Wednesday in Department 63 of Sacramento County Superior Court, Judge Jaime Roman wasted no time detailing how often Larry Jones Jr. has had to appear in court for being in trouble with the law.
"One hundred and twelve times since 2011. Trial has been set on this matter ... originally from January 28 for April 15, 2015 ... July 28 for September 8, 2015," Roman read from old court papers.
It was a stream of trial dates, moved and rescheduled, on the latest gun charges to be heard for the 34-year-old who was acquitted in one of Sacramento's biggest trials of 2014 -- the barbershop murder of innocent bystander Monique Nelson.
Nelson used her body to shield her then 2-year-old son from gunfire as bullets flew outside of Fly Cuts and Styles in 2010.
It was a retaliatory gun battle between five people over a beating and theft of a gold mouth grill.
In that case, Jones' attorney sold jurors on the idea that his client was trapped in the barbershop with the brothers eventually convicted in Nelson's murder and had called an armed friend to help free him.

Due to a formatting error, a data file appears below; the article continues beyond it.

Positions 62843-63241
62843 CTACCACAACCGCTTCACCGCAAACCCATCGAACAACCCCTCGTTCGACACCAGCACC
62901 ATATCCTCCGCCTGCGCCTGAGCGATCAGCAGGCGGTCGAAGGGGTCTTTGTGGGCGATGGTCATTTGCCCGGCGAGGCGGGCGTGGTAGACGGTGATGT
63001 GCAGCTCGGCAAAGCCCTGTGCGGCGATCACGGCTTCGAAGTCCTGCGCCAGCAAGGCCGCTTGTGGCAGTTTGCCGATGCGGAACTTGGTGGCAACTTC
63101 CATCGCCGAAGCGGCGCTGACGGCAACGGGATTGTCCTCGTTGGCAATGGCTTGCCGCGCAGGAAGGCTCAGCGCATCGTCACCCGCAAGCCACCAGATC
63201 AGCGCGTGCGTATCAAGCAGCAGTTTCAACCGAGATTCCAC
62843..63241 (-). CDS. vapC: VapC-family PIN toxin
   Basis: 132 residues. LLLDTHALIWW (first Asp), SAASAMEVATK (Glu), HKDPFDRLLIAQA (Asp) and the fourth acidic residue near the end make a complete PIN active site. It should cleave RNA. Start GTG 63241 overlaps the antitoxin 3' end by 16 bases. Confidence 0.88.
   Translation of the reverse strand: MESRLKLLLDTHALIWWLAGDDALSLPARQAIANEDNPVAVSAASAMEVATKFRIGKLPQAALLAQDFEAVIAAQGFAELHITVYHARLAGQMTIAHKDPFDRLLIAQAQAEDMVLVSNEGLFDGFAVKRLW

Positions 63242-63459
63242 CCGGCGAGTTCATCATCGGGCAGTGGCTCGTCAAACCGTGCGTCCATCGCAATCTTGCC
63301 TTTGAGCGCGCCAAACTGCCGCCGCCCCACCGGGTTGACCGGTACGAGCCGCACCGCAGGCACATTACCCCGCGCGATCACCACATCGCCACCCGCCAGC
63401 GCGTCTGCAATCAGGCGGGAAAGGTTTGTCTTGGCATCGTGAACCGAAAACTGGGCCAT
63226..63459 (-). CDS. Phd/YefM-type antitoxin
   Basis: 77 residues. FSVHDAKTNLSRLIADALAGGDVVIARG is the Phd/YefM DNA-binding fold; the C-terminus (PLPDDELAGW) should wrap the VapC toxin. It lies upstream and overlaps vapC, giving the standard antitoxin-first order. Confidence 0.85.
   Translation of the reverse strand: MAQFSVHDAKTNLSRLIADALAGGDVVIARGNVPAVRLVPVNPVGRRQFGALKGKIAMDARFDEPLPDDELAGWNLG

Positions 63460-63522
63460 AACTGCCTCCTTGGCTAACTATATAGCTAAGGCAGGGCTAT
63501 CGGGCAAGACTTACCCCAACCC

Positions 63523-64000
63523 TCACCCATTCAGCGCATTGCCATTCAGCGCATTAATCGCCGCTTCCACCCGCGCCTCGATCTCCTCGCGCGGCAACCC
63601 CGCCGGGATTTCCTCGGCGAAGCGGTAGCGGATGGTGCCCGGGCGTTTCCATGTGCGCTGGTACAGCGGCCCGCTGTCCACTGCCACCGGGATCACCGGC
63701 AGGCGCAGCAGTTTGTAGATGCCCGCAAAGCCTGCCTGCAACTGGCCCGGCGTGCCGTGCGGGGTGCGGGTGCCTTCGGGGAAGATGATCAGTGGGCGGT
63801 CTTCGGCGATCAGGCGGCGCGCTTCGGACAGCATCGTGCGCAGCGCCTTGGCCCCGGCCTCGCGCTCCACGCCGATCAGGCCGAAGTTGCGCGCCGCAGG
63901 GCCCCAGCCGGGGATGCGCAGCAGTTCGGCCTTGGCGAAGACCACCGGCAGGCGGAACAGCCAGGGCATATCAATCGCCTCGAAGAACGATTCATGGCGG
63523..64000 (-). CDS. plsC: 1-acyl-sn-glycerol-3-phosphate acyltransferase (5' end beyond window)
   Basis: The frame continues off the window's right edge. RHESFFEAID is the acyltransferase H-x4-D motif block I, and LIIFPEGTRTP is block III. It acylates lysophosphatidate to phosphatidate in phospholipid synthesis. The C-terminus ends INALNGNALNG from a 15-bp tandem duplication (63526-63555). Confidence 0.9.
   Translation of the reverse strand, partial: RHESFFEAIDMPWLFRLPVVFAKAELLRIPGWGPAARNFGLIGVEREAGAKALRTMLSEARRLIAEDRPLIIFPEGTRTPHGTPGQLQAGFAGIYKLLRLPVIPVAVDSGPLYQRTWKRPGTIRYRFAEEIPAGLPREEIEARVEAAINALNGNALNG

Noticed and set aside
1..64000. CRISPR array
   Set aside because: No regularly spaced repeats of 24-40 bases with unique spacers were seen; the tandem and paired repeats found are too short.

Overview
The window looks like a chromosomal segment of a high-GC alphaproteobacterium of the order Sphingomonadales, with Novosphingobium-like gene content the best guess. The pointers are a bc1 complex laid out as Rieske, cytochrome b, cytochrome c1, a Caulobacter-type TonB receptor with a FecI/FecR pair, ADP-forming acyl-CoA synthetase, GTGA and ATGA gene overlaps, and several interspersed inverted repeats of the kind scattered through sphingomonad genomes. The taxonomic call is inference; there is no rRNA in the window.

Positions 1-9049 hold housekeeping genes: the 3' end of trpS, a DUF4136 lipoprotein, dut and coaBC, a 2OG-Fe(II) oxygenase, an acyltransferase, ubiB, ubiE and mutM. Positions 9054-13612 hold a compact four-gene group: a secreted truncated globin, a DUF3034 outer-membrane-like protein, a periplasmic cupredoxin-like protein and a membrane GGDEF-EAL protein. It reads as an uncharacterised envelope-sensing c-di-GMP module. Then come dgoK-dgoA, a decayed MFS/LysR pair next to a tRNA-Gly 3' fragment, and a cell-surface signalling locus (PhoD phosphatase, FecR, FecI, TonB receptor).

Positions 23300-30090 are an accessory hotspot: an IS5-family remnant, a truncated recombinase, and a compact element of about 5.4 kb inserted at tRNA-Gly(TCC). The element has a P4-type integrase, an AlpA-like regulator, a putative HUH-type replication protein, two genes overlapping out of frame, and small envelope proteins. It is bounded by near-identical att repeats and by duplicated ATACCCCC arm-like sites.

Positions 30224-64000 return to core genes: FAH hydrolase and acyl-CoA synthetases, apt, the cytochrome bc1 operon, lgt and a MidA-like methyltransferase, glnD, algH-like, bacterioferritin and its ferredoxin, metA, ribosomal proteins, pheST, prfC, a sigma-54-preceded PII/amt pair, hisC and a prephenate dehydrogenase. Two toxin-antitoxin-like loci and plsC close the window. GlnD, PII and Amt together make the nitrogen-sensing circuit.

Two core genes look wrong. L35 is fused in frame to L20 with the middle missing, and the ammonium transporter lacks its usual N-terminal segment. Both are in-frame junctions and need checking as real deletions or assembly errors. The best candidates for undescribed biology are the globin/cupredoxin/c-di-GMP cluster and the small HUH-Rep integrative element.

In this current case, Mike Wise says his client is also not to blame.
"It's just, uh, a location of some of the pistols inside of a coffee table while they were looking for him in the barbershop ... the case in which he was eventually acquitted,"said Wise.
"The owner of that residence admitted those guns were his. My recollection is the fingerprints came back to the other person and that other person went to prison for it," he said.
Conflicts that attorneys on Jones' current gun case have had with other trials have been the source of most of the delay.
He could finally face trial on this matter by the end of the month.
Nelson's mother says another gun-related case tied to Jones speaks to a series of poor choices.
Unable to stay in Sacramento after the loss of her daughter, she spoke to FOX40 by phone from her new home in Los Angeles.
"Anything that involves guns or violence is a traumatic conversation for me right now because, as you know, I lost my daughter ... because of a telephone call that he made. But his responsibility in my daughter's death leaves a lot for me to pray on," Nelson's mother said.
Wise says Jones has been doing well since being acquitted.
"He's been out of custody now for a long time. Since he was acquitted, he's laid low and been out of trouble," said Wise.
That's something Deborah Nelson hopes he can maintain for the future.
"It's just about the choices that we make, and I just hope since Mr. Jones got a second wind, a second chance at life ... that he uses it wisely to do something good," she said.